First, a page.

An Old-Fashioned Summer

I looooooooove vacation. More to the point, I love travel. Ocean breezes soothe my stressed out mind. Exploring a new city lifts up my spirit. A long drive laid out on a road ahead of me makes me practically giddy with anticipation. Unfortunately, between scheduling conflicts with the kids’ activities and some unexpected bumps in the budget (thanks, dead trees and minivan repairs), a vacation is not in the cards for us this summer. I spent some time being cranky about it, but I have adjusted my attitude. Now, I’m excited about old-fashioned summer with my kids.

What exactly is an old-fashioned summer? I imagine we all have a little nostalgia for the summers we spent riding bikes into the dusk, catching fireflies (lightning bugs?) in Mason jars, and splashing through the sprinkler. My kids are older now though, so I have a few different things in mind.

Long, lazy days at the neighborhood pool. In eighteen years of our marriage, this will be the first summer my husband and I do not own our own private pool in the backyard. While that’s a little sad, I am so excited for my crew to have a place to hang out with all the neighborhood kids. Our local pool was my very favorite place as a kid, and I hope it will be theirs too. The pool is a perfect place to make new friends, a safe way to enjoy a bit of freedom (a lifeguard may be watching carefully, but parents probably aren’t), and of course, plenty of fresh air, fun, and exercise. If all they do this summer is hang out at the pool, I’ll be satisfied my kids’ summer was a success.

Camping. Honestly, in the past, I have liked the idea of camping more than I have actually liked camping. I have all the respect for those of you that take little people into the wilderness regularly. However, since the last time we camped, two kids have grown taller than me, and all three have gained enough skills to be truly helpful. While it’s no beach vacation, camping certainly counts as “getting away from it all”. We eliminate electronic distractions, we are surrounded by nature, and no chores nag me to do them. Whether we hike, kayak, fish, or just sit around a campfire and survive on roasted marshmallows and hot dogs all weekend, it is a win either way.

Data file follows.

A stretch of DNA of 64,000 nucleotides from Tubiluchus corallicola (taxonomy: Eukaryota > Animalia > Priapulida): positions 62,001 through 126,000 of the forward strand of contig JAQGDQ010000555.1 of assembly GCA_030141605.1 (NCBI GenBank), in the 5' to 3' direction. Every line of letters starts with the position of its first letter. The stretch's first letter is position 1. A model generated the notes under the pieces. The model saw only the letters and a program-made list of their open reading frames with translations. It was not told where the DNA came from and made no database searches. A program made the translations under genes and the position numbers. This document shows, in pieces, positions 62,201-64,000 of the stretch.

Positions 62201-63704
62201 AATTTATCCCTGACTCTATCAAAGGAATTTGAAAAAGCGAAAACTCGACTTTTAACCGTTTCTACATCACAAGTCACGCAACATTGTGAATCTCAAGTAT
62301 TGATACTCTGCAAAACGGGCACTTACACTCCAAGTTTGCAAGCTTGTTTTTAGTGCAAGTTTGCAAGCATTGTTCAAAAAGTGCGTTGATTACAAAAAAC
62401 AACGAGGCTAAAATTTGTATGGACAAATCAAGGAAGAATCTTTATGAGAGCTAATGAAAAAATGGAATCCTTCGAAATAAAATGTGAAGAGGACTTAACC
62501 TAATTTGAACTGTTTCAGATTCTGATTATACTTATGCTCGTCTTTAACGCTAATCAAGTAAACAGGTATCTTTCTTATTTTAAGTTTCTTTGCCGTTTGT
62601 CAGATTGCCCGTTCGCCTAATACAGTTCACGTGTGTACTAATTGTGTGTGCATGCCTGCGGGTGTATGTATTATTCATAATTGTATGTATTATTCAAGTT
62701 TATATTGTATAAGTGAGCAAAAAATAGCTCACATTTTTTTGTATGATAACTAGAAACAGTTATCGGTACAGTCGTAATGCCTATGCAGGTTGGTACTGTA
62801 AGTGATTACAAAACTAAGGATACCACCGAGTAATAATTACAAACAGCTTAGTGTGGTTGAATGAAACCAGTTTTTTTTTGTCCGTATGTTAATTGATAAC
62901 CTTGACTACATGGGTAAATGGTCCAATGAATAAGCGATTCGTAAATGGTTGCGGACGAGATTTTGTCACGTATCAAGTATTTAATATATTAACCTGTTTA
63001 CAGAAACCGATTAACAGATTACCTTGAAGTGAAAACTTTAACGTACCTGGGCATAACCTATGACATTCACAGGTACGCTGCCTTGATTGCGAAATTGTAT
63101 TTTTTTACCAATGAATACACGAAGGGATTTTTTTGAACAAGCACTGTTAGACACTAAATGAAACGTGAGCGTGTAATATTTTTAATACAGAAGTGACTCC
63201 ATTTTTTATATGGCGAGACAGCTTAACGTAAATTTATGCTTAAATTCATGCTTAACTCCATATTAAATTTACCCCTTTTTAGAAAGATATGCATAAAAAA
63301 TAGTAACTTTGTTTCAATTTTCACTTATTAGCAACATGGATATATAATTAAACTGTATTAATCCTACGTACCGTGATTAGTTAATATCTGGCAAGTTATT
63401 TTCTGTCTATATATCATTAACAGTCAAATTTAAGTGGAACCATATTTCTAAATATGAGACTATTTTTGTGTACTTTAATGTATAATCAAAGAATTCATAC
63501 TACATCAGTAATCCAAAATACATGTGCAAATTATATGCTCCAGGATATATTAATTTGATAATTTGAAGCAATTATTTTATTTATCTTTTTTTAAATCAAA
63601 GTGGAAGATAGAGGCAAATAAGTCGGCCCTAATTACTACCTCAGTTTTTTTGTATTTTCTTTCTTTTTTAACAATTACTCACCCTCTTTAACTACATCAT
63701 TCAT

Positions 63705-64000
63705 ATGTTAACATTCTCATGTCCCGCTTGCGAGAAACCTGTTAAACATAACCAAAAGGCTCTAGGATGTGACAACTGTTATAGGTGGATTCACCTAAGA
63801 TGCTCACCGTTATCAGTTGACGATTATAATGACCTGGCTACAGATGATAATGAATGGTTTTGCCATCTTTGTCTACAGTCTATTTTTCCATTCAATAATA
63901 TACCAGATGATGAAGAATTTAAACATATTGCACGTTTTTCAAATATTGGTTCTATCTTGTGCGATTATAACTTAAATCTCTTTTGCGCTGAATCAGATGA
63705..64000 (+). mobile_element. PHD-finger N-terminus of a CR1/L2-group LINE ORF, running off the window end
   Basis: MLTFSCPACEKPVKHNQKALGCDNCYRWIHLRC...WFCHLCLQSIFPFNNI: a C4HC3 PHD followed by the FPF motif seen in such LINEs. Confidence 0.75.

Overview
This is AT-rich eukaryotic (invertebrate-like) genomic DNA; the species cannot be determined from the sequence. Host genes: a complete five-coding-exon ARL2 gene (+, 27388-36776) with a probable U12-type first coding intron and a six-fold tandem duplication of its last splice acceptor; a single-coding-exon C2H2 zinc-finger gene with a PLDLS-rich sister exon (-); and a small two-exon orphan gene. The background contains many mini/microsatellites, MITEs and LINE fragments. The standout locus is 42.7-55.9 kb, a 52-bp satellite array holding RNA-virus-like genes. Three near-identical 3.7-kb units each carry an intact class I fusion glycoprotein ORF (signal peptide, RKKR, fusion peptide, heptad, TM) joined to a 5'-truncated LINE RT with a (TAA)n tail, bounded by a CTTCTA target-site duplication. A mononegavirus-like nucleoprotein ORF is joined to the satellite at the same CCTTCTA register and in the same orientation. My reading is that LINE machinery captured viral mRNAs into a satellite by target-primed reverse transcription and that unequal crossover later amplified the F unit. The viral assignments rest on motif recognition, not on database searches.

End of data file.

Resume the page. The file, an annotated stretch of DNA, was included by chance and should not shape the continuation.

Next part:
Overnight houseguests. When I was a kid, we went on very few actual vacations. I remember camping, one trip to the beach and Disney, and a spring break in Washington DC. That was it for my entire childhood. Summer was a time for visiting with family. Sometimes we would road trip to stay with family, and family would often stay a few days with us during their trips. Kids played, parents caught up, and the party lasted for days. This year, we are hosting friends from out of town at least two times. My goal is to make it like it was for me in the old days—filled with fun, relaxation, and reconnection.

A day (or more) down on the farm. During my childhood, I spent many days at my grandparents’ farm. It not only holds special memories for me, but it was also the source of things I still love today—gardening, cooking, enjoying the outdoors. While I can’t recreate that, I can give my children the chance to fall in love with a farm. For the fourth year in a row, my younger children will attend Benton Family Farm Camp in Walton, KY. There, they learn to take care of the animals, do farm chores like clean stalls, collect eggs from the chickens, go fishing, shoot archery, ride the horse, and so many other fun things that I even can’t list them all. Several farms around town offer similar experiences. Our Summer Camp guide is a good place to start your search if you want to find one.

Riding Bikes. Another thing I loved about summer when I was a kid was getting on my bike and disappearing for hours. While that makes me a little nervous now that I’m the mom, I do want my kids to enjoy the fun and freedom of a long bike ride and the satisfaction of being able to take themselves where they want to go. Thanks to cell phones, they can calm my anxiety by checking in regularly while exploring as far as their legs and wheels will take them. I still love a bike ride so I’m planning to visit some of the fabulous bike trails available to us in Cincinnati. The Loveland Bike Trail, the Little Miami Scenic Trail, and the Ohio River Trail are all perfect for a day of adventure.

Getting bored. I had no idea how quickly and dramatically the pace of our lives would quicken. It kind of takes my breath away. Despite the fact that we limit activities and only do one sport per kid, it can only be described as frantic most of the time. While I don’t have a solution, I am going to grab every opportunity to do absolutely nothing this summer. I’m going to smile serenely when my children say, “I’m bored.”  I will calmly shrug when they ask for the forty-seventh time, “What are we doing today?” At least, that’s the plan. I hope they get bored and struggle to find something they like to do to fill their time. I want them to have time to figure out what they enjoy but don’t HAVE to do. Right now, one of them is upstairs teaching himself to play a song on the piano. He doesn’t take piano lessons and isn’t in any band or choir. Someone mentioned a recipe he found for a fancy dessert that he’d like to cook. I can only hope they continue being bored and fill our whole summer with more of that.   

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